ASSAM

ASSAM

The state lies astride the mighty Brahmaputra River, whose lush 700 Kms valley is sandwiched between the Himalayan foothills of Arunachal Pradesh, in the North, and the hills and plateau of Meghalaya, in the south. Assam was known as ‘Kamarupa’ or ‘Pragjyotish’ in the period of the Epics. Human inhabitation of this area dates backs to about 2000 BC. The population of Assam comprises a fusion of Mongol-Aryan culture.

The Varman dynasty. Dates back from 400 AD to 13th century. The visit of Huien Tsang is said to have taken place during the 7th century at the time of Kumar Bhaskar Varman. The Ahoms ventured into Assam in about 1228 AD. By the 15th century the kingdoms of Ahom and Koch were established. The Ahom civilization flourished for more than six centuries. In the later part of the 18th century the Burmese invasion, invoked British intervention. Peace was restored by the treaty of Yandaboo in 1826.

The British then set out to organize the administration, transport and communication, constructed roads and Railways. The territories of Assam comprised the entire North East Region. The British aim was to exploit the natural resources. Extensive tea gardens with imported labour were set up and Forests and oil were exploited. The vast region now called Arunachal Pradesh was also controlled by the assam Government.

The Japanese invasion of India via Burma in the Second World War witnessed the development of Assam as a logistic base, for military operations, for the recapture of Burma by the British–Indian army.

After the Independence of India, Assam was subjected to several territorial adjustments. In 1948, The North East Frontier Agency was separated from Assam. In 1963 Nagaland was carved out. Followed by Meghalaya in 1972 and Mizoram in 1987.

Assam is the heart of North Eastern India. It has vast forests, miles of tea gardens, great rivers, wildlife, temples, flora, and a gentle and cultured people full of dance and music, who are adept at silk weaving and other crafts.

The highlights of Assam are:-

GUWAHATIWILD LIFE PARKSMAJAULISIBSAGARDIBRUGARH

 

The Assamese Capital City is the gateway to the Northeast. It sprawls on the Southern bank of the mighty Brahmaputra River, whose northern shore is invisible due to the vastness of the channel. It features an interesting bazaar, which is the main market of the North East States. Main sights are the Kamakaya temple. A great view point, known for its power and enrichment.

Saulkuchi is a silk weaving centre famous for its golden coloured Muga silk. Hajo is a unique pilgrimage centre, which is revered by Hindus, Muslims and Buddhist.

The World heritage Kaziranga National Park, comprises 340 square Kilometer is located on the South bank of the Brahmaputra, 233 kms from Guwahati. It is famous for its 1000 plus, population of one-horned Rhinos. Other attractions include the wild buffalo, magnificent swamp deer, hog deer, wild boar, Hoolak gibbon, Capped Langur, and Badger. Amongst the birds, the Crested Serpent Eagle is common, also the Pallas Fishing eagle, Grey Headed Fishing Eagle, Crane, Great Adjutant Stork, Bengal Florican, Bar Headed Goose, Whistling Teal and Pelican can be seen in the wild. Jeep and Elephant Safari, is the mode of exploration.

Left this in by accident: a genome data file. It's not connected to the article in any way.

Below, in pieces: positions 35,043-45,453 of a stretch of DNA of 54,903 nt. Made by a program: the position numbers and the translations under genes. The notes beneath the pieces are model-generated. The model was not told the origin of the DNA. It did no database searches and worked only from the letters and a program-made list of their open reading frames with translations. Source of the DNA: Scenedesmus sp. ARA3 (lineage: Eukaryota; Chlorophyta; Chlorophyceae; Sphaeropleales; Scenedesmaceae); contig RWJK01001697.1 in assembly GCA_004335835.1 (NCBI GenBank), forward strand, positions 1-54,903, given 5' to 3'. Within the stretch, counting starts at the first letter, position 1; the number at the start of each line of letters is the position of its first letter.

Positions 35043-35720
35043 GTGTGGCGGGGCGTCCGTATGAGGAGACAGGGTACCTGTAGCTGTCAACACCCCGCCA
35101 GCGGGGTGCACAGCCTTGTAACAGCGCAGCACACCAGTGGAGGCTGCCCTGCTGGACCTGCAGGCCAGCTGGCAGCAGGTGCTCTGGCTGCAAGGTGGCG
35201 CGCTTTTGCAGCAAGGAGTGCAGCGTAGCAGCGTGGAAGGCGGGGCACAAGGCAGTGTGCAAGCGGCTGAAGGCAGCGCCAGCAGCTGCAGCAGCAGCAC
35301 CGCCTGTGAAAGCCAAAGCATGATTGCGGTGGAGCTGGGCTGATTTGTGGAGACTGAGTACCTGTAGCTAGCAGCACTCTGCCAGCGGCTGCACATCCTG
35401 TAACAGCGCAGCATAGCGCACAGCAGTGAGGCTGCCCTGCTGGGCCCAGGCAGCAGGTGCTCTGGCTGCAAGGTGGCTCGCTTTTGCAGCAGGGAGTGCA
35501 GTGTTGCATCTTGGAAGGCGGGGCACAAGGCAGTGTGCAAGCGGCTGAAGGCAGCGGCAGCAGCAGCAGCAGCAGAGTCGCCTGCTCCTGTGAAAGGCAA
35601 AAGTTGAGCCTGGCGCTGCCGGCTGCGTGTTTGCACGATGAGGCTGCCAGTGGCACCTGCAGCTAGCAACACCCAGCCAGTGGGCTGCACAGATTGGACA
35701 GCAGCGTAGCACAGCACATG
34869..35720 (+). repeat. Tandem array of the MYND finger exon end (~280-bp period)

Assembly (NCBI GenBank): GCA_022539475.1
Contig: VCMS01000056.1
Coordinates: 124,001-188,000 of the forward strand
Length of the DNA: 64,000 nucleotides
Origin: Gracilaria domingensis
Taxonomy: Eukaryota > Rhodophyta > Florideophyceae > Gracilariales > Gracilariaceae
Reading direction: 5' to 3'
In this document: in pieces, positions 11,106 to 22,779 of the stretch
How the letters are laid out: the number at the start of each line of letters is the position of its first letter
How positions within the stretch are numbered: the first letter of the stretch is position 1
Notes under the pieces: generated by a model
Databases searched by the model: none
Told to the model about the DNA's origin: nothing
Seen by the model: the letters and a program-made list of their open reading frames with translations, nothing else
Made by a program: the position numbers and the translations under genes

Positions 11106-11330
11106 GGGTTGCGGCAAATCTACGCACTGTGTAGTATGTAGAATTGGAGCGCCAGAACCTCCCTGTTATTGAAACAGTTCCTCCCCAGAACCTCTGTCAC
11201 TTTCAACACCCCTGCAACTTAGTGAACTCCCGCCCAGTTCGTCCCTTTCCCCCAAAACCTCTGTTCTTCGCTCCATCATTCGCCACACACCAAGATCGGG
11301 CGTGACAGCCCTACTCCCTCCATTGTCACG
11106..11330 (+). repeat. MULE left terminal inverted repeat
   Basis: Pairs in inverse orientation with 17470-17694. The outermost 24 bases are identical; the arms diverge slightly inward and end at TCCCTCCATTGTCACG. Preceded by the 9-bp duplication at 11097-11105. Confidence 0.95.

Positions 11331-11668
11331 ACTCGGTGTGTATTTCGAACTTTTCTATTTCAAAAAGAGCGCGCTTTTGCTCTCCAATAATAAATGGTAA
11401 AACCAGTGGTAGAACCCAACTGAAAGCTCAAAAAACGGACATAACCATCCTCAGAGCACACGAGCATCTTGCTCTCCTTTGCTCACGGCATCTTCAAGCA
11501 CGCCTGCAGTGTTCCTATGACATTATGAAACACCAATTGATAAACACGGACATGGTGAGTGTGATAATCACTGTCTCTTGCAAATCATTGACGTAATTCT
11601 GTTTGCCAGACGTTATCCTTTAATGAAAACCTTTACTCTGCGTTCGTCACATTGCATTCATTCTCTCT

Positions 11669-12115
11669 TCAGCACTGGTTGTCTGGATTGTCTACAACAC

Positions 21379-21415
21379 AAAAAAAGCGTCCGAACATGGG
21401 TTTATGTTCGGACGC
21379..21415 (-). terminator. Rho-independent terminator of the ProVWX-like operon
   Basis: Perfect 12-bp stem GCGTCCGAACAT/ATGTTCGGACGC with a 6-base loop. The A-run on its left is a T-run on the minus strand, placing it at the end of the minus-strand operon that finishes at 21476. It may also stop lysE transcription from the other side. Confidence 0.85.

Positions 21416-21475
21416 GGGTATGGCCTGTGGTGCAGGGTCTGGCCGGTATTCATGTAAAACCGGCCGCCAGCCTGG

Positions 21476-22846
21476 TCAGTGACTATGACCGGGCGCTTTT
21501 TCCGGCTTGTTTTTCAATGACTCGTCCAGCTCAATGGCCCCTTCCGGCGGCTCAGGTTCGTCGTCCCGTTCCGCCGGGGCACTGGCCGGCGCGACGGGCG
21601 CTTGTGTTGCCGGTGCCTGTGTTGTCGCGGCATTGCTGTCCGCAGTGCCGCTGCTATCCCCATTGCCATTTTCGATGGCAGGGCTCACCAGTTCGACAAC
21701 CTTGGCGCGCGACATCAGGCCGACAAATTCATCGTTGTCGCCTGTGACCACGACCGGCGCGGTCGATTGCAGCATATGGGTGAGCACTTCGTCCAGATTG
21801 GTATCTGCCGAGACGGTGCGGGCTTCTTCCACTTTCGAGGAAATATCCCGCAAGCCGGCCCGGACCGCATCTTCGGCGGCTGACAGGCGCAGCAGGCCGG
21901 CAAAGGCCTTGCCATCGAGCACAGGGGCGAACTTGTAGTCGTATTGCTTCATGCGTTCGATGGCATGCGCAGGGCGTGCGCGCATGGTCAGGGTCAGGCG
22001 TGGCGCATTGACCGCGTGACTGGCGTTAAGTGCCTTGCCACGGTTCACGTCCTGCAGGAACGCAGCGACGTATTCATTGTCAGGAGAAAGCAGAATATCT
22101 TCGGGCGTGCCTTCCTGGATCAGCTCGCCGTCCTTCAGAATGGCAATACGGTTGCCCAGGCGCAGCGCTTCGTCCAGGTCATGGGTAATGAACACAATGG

Apart from Kaziranga Assam has a string of exotic wildlife Parks , namely Manas, Nameri, Dibru- Saikhowa and Gibbon.
Jorhat is famous for its tea gardens. A stay at one of the colonial bungalows in a tea garden enables the visitor to relive the days of the British “Raj”. It is also a convenient staging point for visiting Majauli Island and Gibbon Wild Life Sanctuary.

Majauli is famous as the world’s largest river Island. But it is really more interesting for its 22 satras – Hindu Vaishnava monasteries, that are also centres for the arts. At the satras on Majauli, Lord Vishnu is worshipped through dance dramas re-enacting the stories of the Mahabharata, with music and poetry. To visit the monasteries and witness the satriyya dances, and explore the tribal villages, an overnight stay is required.

Stay at community run tribal habitat offers a chance to peep into their culture and explore the shoreline of the island. Entry and exit from Majauli is by ferry- an experience to remember.

Sibsagar is famous for its 18 th Century temples. This was the ancient capital of the Ahom Dynasty which ruled the Assam Valley for over 600 years. The town dedicated to Lord Shiva is strewn with ancient ruins. The artificially created Sibsagar tank, built in 1734, spreds over 257 Acres. It has on its periphery the 33 meters tall Shiv-Adol Temple, The Vishnudol temple, and the Devidol temple.

Around the town you can visit Talat Ghar- the 18th century seven storied palace with three underground floors. The nearby oval shaped amphitheatre called the Rang Ghar. 13th century ruins are located at Charaideo.

Dibrugarh, similar to Jorhat, is also a centre of the heritage tea industry. The “Raj “ period tea gardens have some lovely Chang bungalows built on stilts , where you can stay. An added attraction is a visit to the Buddhist Tai-Phake Tribal Village, the Tai-Phake Tribal Village, and Dibru Saikhowa National Park.
Guwahati, Jorhat and Dibrugarh are all connected by rail, road and airways.

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